But so are drones, they whine, especially in mass. These are officially unidentified flying objects until someone shows proof of picture or sees they are drones.
edit on 1-1-2020 by porschedrifter because: (no reason given)

edit on 1-1-2020 by porschedrifter because: (no reason given)



posted on Jan, 1 2020 @ 04:16 PM
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a reply to: Macenroe82

That's actually crazy. Just researching this today I found a lot of new stuff that wasn't possible just a few months ago in drone tech. Crazy.

What's the top speed though on these drones? These people said they were chasing them at speeds of 70mph. With the larger drones capable of hovering (ruling out fixed wing drones) what generally is their top speed? As far as I could find they are not much faster than 30-40mph?

I'm just a lowly DJI Mavic Air pilot. Going for the test soon though!
edit on 1-1-2020 by porschedrifter because: (no reason given)



posted on Jan, 1 2020 @ 05:06 PM
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If these are supposed drones, its probably just DARPA testing their swarm programs where they been openly seeking to develop such technologies for several years now.

Either that or those NAZI's hiding inside the Earth with the dinosaurs are slowly making their way out in remote areas.



posted on Jan, 1 2020 @ 05:59 PM
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a reply to: porschedrifter

The top speed is dependant on the AGL the manufacturer’s decide on.
The higher they go, the larger the area their sensors can map at once, but also the higher wind speeds that need to be combated.
The VTOL drone I was playing around with, was able to reach speeds of 150 km/hr.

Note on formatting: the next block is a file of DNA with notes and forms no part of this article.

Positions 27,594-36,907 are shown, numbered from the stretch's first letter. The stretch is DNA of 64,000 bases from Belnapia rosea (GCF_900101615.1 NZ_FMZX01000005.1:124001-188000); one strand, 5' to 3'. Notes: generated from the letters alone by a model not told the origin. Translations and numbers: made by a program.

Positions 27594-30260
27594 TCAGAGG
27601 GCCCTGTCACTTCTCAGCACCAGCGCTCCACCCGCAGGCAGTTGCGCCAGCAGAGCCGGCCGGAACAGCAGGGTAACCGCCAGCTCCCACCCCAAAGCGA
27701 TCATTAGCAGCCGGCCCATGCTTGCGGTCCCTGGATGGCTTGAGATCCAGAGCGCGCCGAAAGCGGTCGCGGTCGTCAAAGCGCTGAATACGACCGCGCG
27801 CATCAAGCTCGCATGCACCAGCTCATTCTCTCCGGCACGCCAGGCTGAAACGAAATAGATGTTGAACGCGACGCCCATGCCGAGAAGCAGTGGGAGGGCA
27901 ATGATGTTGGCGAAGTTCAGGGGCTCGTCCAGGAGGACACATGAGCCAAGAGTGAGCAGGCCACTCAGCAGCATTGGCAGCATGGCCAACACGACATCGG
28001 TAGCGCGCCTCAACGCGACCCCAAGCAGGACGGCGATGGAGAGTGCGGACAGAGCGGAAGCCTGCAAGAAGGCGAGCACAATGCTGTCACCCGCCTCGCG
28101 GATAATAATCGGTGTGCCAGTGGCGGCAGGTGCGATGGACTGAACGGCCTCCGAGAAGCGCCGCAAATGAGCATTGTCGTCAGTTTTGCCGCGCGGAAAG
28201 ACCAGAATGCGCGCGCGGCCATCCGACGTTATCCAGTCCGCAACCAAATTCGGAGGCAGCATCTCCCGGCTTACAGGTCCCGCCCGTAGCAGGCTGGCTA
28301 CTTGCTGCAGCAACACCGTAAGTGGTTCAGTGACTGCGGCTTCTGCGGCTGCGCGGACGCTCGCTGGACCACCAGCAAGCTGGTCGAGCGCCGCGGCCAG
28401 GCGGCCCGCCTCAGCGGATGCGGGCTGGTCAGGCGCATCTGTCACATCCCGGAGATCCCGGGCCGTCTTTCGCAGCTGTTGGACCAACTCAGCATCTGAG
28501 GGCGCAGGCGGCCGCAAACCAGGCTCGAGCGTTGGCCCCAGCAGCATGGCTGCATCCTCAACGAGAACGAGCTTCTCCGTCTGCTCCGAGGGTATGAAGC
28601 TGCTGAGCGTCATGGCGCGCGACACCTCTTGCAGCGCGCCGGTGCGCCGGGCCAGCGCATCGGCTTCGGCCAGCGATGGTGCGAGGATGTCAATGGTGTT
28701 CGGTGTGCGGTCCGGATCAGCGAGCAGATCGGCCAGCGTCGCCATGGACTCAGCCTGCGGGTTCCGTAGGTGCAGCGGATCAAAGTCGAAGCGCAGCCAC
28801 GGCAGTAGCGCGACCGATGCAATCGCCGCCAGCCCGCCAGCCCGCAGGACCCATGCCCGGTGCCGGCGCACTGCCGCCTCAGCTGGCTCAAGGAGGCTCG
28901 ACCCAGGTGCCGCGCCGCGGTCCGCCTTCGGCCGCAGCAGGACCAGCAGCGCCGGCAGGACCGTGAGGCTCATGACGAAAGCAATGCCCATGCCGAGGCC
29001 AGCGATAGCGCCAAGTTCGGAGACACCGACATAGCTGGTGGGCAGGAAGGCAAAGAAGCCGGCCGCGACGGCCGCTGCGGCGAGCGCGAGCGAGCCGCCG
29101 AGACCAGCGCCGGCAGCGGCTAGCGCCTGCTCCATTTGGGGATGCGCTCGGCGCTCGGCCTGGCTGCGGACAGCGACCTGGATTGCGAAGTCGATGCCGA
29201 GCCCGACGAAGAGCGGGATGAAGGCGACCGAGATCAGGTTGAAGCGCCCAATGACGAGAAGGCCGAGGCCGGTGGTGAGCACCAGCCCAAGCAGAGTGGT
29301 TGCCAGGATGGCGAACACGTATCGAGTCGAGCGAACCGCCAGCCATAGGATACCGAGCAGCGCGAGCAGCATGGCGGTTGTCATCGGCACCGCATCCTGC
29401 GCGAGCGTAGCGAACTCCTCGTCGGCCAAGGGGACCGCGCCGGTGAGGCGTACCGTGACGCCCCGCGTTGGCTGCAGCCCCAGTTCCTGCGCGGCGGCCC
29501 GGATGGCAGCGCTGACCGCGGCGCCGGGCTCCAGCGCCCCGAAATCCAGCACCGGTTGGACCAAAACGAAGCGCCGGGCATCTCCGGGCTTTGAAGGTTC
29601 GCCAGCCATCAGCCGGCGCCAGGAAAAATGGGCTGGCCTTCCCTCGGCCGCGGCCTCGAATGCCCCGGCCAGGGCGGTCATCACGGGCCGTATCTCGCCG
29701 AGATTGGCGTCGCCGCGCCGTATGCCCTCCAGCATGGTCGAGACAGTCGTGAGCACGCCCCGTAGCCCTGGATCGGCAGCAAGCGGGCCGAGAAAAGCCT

It’s original purpose was to conduct large crop health checks.
But like I said, the tech is constantly improving.
I honestly couldn’t tell you a solid speed figure that can be reached.
Its all dependent on the drones intended purpose.



posted on Jan, 1 2020 @ 07:51 PM
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edit on 1-1-2020 by filthyphilanthropist because: Irrelevant. Self-removed to avoid thread drifting



posted on Jan, 1 2020 @ 10:23 PM
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Interesting. Well the 5g latency comment is ruled out on YouTube. They would all need to be legally registered with FAA, 107 licenses and permits for night flying. The FAA has officially stated they have no idea who or what it is and they are working with the authorities.

Military also officially said it's not theirs.


originally posted by: Macenroe82
a reply to: porschedrifter

The top speed is dependant on the AGL the manufacturer’s decide on.
The higher they go, the larger the area their sensors can map at once, but also the higher wind speeds that need to be combated.
The VTOL drone I was playing around with, was able to reach speeds of 150 km/hr.
It’s original purpose was to conduct large crop health checks.
But like I said, the tech is constantly improving.
I honestly couldn’t tell you a solid speed figure that can be reached.
Its all dependent on the drones intended purpose.

edit on 1-1-2020 by porschedrifter because: (no reason given)



posted on Jan, 1 2020 @ 11:35 PM
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Okay, I'm still unsure about the "drone" label.
"UAV" would seem more apropos with their larger wingspan operational range - more like witness reports.
Military drones haven't been discussed....

ganjoa



posted on Jan, 2 2020 @ 04:14 AM
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originally posted by: Traptomisprime
a reply to: porschedrifter

Read some one on godlike said their probably looking for wep caches because they might be planning to take the guns away in those states.


Cant speak for CO, but knowing how they lean when they vote it might happen. But I can tell you, living here in NE, that wont happen and good luck trying it.



posted on Jan, 2 2020 @ 07:41 AM
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a reply to: porschedrifter

FWIW, Military always says its not them.



posted on Jan, 2 2020 @ 10:14 AM
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This Colorado based drone company offers industrial inspection services.
Colorado Drone Inspections

I wonder if they are responsible for this.